FACTOID # 5: Minnesota and Connecticut are both in the top 5 in saving money and total tax burden per capita.
 
 Home   Encyclopedia   Statistics   States A-Z   Flags   Maps   FAQ   About 
   
 
WHAT'S NEW
 

SEARCH ALL

FACTS & STATISTICS    Advanced view

Search encyclopedia, statistics and forums:

 

 

(* = Graphable)

 

 


Encyclopedia > Sturminster Newton
Enlarge
The water mill on the River Stour, seen from the town bridge.

Sturminster Newton, known to locals as Stur, is a town in the Blackmore Vale area of Dorset, England. The town is famous as the home of poet and author William Barnes, and for part of his life Thomas Hardy. The town had a population of 3,105 during the 2001 census, but is growing fast. 30.93% of the population are retired. The town has 43 shops and a primary and secondary school, both of which are in need of expansion to cope with the fast growing population of the town and surrounding villages.


The town is set in the vale Thomas Hardy based his fictional Vale of the little dairies on, and Sturminster had the largest livestock market in Britain, which stood close to the town centre until it was closed and demolished in 1998. The town is on a low limestone ridge in a meander of the river Stour, and is a historic bridging point. A ford across the river has been located here for many centuries, but this was relaced by a six arch stone bridge in the 17th century. The road also has to cross 1/4 km of flood plain before it reaches the town. South of the river is the area of Newton, made up of old stone thatched cottages, and Sturminster Newton mill, which was restored in 1980 and is now a museum. Hidden on the hill above the bridge are the ruins of Sturminster Newton Castle, which was more of a manor house than a defensive building. The 14th century building stands on a crescent shaped mound which could be the site of an Iron Age hill fort.


The town centre is built in a mixture of styles, including 17th and 18th century thatched cottages, Georgian stone buildings, and 19th century brick buildings. Set back from the main road is the market square and parish church, which was rebuilt in 1486 by the abbots of Glastonbury. The church was heavily modified in the 19th century, but the carved wagon roof remains.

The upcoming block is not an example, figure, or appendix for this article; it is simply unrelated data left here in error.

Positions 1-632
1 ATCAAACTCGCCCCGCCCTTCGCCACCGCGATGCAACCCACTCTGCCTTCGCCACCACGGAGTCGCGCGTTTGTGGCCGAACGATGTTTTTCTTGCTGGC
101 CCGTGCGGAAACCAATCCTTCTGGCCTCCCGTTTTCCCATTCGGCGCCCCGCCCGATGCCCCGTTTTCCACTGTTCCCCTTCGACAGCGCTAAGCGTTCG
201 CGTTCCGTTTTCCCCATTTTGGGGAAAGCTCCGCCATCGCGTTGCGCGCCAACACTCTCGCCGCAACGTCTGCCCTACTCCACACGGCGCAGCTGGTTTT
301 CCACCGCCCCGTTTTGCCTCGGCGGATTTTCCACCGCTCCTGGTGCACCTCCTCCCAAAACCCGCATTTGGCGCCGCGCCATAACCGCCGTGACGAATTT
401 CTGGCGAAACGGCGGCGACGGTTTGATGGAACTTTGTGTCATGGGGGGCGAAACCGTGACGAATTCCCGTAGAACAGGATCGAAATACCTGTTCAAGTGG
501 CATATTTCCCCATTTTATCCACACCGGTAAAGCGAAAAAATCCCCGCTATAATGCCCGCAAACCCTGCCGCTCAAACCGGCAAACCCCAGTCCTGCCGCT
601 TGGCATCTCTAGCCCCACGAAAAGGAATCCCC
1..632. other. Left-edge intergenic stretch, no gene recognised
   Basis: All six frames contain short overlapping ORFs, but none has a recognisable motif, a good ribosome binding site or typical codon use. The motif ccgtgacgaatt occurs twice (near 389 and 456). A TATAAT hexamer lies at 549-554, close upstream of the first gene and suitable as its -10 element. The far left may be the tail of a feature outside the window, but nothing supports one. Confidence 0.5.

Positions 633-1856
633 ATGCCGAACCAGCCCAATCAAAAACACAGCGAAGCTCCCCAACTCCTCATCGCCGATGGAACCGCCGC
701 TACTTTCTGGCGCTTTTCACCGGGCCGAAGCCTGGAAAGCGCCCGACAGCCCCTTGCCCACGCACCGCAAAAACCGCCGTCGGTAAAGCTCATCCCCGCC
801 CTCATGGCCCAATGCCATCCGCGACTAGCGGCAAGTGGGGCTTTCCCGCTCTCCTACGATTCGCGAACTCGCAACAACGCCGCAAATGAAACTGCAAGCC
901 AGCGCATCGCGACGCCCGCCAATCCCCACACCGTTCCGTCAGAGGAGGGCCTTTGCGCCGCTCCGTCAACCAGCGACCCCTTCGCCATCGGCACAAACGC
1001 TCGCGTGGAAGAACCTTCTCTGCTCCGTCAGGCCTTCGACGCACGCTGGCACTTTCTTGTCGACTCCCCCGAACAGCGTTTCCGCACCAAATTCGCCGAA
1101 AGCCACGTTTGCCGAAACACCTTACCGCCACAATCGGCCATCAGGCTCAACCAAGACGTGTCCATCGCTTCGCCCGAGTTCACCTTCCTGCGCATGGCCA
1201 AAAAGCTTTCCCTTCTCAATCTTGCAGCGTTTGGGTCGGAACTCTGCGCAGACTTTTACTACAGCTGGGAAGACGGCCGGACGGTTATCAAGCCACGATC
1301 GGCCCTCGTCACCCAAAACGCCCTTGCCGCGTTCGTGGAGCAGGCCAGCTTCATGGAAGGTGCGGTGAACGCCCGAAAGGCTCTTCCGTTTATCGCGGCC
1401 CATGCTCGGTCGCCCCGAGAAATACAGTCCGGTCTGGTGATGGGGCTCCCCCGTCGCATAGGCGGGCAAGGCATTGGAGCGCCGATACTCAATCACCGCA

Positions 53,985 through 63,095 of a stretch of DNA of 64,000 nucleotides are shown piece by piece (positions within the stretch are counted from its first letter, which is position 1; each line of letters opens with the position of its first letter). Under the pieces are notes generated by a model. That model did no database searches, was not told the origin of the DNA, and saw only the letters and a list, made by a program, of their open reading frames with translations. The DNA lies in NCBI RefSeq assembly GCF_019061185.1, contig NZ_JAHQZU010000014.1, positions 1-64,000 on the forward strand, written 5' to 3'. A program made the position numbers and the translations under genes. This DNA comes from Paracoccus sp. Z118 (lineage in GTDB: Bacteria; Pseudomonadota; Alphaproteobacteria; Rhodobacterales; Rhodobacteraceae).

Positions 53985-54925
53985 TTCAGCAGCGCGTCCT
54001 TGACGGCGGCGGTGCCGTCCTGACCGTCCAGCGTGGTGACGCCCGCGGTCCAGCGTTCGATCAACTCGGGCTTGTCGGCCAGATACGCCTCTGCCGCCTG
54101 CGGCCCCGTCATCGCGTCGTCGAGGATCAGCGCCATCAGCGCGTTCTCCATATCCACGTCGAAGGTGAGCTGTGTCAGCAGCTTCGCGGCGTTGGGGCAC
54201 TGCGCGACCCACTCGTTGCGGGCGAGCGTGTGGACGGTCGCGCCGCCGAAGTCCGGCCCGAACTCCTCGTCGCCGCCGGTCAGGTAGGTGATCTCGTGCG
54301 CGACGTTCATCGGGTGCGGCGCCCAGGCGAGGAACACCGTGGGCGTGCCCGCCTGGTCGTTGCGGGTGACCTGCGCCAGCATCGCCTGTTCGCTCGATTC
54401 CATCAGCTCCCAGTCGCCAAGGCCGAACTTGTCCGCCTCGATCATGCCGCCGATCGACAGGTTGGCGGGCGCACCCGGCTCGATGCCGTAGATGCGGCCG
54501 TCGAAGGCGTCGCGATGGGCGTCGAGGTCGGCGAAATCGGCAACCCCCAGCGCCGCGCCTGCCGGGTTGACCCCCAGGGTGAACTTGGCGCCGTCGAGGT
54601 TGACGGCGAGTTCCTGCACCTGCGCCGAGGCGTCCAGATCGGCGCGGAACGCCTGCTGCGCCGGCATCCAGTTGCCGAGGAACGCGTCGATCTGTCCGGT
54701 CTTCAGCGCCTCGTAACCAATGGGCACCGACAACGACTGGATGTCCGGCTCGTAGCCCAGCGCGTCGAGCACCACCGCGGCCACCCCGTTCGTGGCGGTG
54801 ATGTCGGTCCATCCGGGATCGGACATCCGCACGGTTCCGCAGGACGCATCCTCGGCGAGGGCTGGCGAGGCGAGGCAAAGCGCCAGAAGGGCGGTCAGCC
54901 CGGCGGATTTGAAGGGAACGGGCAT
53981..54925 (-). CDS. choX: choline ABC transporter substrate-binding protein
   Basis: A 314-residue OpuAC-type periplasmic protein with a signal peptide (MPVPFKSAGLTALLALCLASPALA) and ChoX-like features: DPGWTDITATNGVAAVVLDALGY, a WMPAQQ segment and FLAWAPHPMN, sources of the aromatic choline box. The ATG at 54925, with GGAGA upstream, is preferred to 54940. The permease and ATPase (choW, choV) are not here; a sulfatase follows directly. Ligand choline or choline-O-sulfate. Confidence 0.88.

The Somerset and Dorset Railway ran through the town until 1966 when it was dismantled.


A market is held in the town on Mondays.


External links

  • Information and History of Sturminster (http://www.thedorsetpage.com/locations/place/S360.htm)
  • Census data (http://www1.dorsetcc.gov.uk/LIVING/FACTS/Census2001.nsf/6cadf4da179fc19500256663004afece/60fbe8fb833175af80256ec50044d645?OpenDocument)
  • Sturminster Museum (http://www.sturminster-museum.freehosting.net/)
  • Sturminster history, including old maps (http://www.dorsetshire.com/old/oldstur.html)
  • Sturminster Newton Community Website (http://www.stur.co.uk/)

Photographs

  • Images of Dorset's page on Sturminster (http://www.imagesofdorset.org.uk/Dorset/084/intro.htm)
  • FreeFoto.com's Sturminster gallery (http://www.freefoto.com/browse.jsp?id=1012-26-57)

  Results from FactBites:
 
Sturminster Newton - Wikipedia, the free encyclopedia (380 words)
Sturminster Newton, known to locals as Stur, is a town in the Blackmore Vale area of Dorset, England.
The town is set in the vale Thomas Hardy based his fictional Vale of the little dairies on, and Sturminster had the largest livestock market in Britain, which stood close to the town centre until it was closed and demolished in 1998.
South of the river is the area of Newton, made up of old stone thatched cottages, and Sturminster Newton mill, which was restored in 1980 and is now a museum.
Sturminster Newton, Dorset, England (354 words)
Sturminster Newton is a traditional Dorset town, which built up to serve the surrounding agricultural area of North Dorset.
On the south side of the Town Bridge is Sturminster Newton Mill which has been restored to working order in the 1980's and where the public can see the grinding machinery working.
The history of Sturminster and its people and industry is shown in the Mill.
  More results at FactBites »

 
 

COMMENTARY     


Share your thoughts, questions and commentary here
Your name
Your comments

Want to know more?
Search encyclopedia, statistics and forums:

 


Press Releases |  Feeds | Contact
The Wikipedia article included on this page is licensed under the GFDL.
Images may be subject to relevant owners' copyright.
All other elements are (c) copyright NationMaster.com 2003-5. All Rights Reserved.
Usage implies agreement with terms, 1022, m